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Old March 25, 2012, 12:29 PM   #39
Frank Ettin
Join Date: November 23, 2005
Location: California - San Francisco
Posts: 8,702
Originally Posted by KyJim
As I was glancing through the thread, I kept looking for mention of the "initial aggressor" limitation to the right of self-defense and its interplay with the "no duty to retreat" doctrine....
An excellent point, and it kind of got lost. Here's the Florida version, 776.041:
776.041 Use of force by aggressor.—The justification described in the preceding sections of this chapter is not available to a person who:

(1) Is attempting to commit, committing, or escaping after the commission of, a forcible felony; or

(2) Initially provokes the use of force against himself or herself, unless:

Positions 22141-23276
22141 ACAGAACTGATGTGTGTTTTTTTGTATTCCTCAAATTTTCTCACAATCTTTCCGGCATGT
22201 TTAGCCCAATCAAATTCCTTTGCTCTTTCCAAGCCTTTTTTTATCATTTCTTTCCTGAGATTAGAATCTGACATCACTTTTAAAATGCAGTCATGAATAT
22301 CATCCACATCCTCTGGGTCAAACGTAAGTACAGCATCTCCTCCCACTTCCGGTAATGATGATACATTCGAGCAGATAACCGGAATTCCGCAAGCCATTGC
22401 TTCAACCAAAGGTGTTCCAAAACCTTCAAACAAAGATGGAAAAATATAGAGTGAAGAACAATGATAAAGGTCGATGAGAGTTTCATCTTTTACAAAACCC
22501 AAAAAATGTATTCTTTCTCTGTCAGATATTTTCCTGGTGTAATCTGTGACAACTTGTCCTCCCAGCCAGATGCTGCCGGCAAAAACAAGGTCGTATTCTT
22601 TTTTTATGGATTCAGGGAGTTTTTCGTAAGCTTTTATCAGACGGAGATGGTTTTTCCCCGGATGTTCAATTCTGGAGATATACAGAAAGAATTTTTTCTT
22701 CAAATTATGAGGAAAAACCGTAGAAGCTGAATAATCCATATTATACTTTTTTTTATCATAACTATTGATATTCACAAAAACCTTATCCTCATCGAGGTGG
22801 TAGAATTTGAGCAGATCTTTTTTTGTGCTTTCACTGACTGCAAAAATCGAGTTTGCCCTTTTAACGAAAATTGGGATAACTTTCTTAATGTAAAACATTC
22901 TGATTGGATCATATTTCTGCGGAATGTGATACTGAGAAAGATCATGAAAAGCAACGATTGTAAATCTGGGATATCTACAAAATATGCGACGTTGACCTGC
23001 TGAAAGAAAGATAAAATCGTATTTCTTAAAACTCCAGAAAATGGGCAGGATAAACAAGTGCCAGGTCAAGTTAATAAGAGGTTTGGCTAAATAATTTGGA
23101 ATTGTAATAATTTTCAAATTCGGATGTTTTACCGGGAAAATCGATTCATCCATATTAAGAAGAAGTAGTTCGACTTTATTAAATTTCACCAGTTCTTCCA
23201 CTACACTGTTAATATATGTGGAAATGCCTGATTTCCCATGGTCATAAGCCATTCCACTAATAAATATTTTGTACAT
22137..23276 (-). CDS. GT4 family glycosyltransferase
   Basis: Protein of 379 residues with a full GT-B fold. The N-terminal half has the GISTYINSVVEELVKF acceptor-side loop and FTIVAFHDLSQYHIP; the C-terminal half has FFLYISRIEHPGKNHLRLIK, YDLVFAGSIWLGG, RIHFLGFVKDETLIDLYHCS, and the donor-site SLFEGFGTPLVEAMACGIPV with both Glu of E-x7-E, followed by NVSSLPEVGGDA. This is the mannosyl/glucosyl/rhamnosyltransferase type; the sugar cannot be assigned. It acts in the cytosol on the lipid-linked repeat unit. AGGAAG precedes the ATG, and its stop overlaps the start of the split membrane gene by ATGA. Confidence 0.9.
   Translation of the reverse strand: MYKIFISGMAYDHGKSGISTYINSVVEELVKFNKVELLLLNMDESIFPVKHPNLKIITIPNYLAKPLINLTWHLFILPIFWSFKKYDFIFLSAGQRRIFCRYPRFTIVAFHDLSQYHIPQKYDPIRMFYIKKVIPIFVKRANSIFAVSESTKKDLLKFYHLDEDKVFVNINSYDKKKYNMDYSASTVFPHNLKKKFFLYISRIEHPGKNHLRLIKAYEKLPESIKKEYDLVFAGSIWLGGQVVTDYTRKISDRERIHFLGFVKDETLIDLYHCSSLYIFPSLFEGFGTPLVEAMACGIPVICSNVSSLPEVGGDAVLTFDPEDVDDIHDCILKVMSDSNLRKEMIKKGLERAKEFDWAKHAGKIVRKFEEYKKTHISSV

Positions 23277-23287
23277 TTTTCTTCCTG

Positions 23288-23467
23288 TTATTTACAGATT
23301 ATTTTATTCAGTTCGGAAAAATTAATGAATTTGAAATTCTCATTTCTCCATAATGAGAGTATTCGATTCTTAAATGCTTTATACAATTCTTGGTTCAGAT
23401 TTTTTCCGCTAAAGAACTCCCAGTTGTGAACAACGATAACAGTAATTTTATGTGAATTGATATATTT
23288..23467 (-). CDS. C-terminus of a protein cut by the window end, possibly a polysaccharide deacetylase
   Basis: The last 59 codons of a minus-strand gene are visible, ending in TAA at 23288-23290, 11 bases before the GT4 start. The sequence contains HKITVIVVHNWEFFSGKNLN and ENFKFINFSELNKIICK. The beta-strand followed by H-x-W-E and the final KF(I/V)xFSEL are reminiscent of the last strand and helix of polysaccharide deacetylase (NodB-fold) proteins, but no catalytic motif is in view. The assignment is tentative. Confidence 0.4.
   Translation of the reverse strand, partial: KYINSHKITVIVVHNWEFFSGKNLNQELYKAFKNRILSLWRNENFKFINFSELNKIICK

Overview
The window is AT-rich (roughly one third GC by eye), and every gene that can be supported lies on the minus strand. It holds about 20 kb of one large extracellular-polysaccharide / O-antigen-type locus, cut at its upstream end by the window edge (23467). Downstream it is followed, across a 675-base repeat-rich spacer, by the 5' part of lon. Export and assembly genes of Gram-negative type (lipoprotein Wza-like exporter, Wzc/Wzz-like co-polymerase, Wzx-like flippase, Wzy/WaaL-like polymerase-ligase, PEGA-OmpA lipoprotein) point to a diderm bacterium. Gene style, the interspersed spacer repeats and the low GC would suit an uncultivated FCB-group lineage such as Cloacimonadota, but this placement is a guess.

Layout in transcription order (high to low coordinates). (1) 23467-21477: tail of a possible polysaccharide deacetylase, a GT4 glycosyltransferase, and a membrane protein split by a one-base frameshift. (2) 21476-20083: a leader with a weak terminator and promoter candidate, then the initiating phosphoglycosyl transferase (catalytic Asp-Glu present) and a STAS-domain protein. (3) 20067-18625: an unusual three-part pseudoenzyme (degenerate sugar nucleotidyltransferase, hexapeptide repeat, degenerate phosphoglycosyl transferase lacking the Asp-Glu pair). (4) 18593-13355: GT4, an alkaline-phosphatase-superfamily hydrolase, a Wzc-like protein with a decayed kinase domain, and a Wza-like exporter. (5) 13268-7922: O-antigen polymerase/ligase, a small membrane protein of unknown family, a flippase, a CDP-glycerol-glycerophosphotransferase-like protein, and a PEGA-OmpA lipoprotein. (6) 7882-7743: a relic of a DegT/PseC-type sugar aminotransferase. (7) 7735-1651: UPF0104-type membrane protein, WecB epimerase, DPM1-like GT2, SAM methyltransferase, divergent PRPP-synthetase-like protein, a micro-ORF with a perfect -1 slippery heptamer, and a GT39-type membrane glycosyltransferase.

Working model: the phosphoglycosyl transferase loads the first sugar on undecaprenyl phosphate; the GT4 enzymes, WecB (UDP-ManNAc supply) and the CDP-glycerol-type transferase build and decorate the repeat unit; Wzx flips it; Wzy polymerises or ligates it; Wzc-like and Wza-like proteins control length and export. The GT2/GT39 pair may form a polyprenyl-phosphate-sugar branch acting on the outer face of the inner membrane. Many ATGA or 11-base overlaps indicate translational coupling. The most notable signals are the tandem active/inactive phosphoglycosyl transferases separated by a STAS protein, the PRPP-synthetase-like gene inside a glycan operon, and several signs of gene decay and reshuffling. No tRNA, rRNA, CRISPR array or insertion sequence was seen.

(a) Such force is so great that the person reasonably believes that he or she is in imminent danger of death or great bodily harm and that he or she has exhausted every reasonable means to escape such danger other than the use of force which is likely to cause death or great bodily harm to the assailant; or

(b) In good faith, the person withdraws from physical contact with the assailant and indicates clearly to the assailant that he or she desires to withdraw and terminate the use of force, but the assailant continues or resumes the use of force.
Originally Posted by KyJim
...The initial aggressor limitation essentially takes away the right to use self-defense and make the no duty to retreat doctrine moot if the suspect/defendant is the initial aggressor....
I agree.
"It is long been a principle of ours that one is no more armed because he has possession of a firearm than he is a musician because he owns a piano. There is no point in having a gun if you are not capable of using it skillfully." -- Jeff Cooper
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